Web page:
The overall criteria that should be evaluated throughout this process includes the following key aspects specifically relating to cloud solutions:
* Cost: Estimating costs in cloud platforms can be tricky, as costs are often determined on a combination of storage, processing time and data exported from the cloud. A simple questionnaire will only provide a rudimentary sense of the costs. The POC, however, will provide the company with a useful environment that can be used to benchmark costs. These costs need to be evaluated within the context of the chosen solution implementation scenarios.
* Migration to cloud: Assess whether the product has any migration capability that can help reduce the migration cost. Additional focus should be placed on existing products in the company.
* Regional support: Make sure to understand the cloud provider's regional availability, where the company's data is located, and ensure the relevant failover data centre is not in a country where the company's data cannot be hosted.
* Customer support level: Understand the level of customer support and associated SLAs.
* Accessibility: Understand how access to cloud services would work, ie, Web portal, client side, list of compatible devices, etc.
* Downtime history: Assess and compare the downtime history (if any) of the various cloud vendors.
* Skill requirements: Unless the company is sticking with an existing vendor and product, it is a given that there will be a requirement to re-skill its staff in the new technology set. It is important to do a realistic evaluation of the skill level required, and type - in terms of languages, modelling, ETL, report creation, etc.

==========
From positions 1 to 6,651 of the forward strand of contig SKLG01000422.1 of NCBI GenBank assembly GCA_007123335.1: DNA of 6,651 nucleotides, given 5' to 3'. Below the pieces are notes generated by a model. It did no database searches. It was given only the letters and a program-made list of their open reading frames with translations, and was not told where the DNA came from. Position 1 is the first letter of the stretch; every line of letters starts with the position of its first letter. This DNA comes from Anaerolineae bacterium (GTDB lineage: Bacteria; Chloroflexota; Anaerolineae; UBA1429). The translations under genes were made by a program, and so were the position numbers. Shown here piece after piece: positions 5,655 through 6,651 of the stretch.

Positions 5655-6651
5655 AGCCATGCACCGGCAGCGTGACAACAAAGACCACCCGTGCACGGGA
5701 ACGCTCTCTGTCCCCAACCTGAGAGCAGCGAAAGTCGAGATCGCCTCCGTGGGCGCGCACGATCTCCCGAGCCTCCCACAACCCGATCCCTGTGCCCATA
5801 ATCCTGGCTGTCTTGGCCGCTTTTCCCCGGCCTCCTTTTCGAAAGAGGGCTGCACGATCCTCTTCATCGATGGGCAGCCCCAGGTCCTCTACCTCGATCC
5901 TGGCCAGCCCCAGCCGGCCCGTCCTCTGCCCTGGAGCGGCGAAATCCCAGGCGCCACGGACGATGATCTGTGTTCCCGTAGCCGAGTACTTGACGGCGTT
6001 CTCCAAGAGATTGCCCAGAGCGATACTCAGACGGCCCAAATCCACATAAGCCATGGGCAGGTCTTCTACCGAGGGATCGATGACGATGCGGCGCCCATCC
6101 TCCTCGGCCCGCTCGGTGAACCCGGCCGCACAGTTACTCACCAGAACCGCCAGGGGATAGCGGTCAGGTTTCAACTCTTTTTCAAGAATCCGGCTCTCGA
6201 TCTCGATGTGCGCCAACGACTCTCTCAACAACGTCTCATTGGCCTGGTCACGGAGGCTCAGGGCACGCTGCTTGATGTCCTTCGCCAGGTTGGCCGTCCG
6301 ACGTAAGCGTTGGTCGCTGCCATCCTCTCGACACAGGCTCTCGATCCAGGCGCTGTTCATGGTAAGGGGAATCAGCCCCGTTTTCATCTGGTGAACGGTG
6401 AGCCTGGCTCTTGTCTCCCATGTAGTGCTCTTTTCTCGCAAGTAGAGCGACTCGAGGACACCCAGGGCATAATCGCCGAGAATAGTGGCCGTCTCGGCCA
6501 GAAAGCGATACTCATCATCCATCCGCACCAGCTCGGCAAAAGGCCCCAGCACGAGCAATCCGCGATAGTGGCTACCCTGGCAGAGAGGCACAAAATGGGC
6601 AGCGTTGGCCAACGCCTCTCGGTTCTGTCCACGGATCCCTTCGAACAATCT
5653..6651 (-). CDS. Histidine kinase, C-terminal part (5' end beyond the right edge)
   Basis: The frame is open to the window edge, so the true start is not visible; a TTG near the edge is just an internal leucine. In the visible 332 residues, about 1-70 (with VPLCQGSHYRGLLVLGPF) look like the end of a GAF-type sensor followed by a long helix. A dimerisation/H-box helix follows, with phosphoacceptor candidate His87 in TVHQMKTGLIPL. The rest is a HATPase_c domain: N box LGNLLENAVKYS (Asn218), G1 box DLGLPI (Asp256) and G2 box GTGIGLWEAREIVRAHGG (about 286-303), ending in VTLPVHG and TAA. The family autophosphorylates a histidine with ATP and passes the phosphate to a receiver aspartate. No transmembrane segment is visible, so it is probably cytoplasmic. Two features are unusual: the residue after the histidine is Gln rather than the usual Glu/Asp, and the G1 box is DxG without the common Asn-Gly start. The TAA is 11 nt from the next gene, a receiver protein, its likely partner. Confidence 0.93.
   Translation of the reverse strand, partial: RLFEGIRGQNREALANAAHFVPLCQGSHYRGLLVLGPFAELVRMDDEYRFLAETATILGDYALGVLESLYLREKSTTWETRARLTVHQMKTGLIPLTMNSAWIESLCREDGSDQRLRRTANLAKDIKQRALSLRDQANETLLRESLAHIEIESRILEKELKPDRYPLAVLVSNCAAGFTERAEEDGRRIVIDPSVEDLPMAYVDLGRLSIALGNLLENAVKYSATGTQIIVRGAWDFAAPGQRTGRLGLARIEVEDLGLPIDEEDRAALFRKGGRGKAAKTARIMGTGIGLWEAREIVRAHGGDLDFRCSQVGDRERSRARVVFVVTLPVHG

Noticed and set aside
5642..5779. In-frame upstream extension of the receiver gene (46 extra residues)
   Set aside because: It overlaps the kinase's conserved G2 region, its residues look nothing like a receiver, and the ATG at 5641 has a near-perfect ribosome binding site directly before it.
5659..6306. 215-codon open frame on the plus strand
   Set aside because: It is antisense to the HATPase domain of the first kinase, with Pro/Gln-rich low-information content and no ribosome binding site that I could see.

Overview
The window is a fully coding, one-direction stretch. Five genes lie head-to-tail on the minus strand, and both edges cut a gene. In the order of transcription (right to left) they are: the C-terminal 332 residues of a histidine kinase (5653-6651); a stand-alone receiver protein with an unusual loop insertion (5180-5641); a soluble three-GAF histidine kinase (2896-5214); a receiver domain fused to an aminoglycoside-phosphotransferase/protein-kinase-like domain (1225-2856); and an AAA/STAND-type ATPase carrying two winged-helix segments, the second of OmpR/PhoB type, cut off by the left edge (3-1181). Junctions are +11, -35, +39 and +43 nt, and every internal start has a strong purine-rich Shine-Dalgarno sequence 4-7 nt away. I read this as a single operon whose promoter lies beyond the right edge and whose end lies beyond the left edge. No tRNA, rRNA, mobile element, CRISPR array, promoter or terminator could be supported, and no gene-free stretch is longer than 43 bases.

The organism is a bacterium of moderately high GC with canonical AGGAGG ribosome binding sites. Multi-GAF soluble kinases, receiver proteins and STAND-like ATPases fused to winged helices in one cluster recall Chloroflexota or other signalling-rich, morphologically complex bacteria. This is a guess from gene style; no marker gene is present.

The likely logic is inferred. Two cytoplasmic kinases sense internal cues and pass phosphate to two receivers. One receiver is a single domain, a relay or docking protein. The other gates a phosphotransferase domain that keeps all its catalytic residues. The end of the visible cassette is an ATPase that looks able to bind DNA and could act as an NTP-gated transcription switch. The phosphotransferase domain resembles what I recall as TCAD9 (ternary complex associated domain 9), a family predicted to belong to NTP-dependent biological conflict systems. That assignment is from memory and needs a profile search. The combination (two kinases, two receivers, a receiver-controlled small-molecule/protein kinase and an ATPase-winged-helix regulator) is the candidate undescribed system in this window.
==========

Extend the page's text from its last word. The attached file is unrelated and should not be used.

From start to finish, this is undoubtedly a long process, and could easily take six months or more. The rewards, however, should be evident. By following this process, a company will have a clear view of its cloud BI strategy; its cloud platform has been chosen to support its business objectives; and it has a clear view of how to implement its solution, and what risks to avoid and/or manage.
This will give the company an extremely stable foundation, and it can now begin to implement its cloud BI solution with eyes wide open, fully informed and fully prepared.
Julian Thomas is principal consultant at PBT Group, specialising in delivering solutions in data warehousing, business intelligence, master data management and data quality control. In addition, he assists clients in defining strategies for the implementation of business intelligence competency centres, and implementation roadmaps for a wide range of information management solutions. Thomas has spent most of his career as a consultant in South Africa, and has implemented information management solutions across the continent, using a wide range of technologies. His experience in the industry has convinced him of the importance of hybrid disciplines, in both solution delivery and development. In addition, he has learned the value of robust and flexible ETL frameworks, and has successfully built and implemented complementary frameworks across multiple technologies.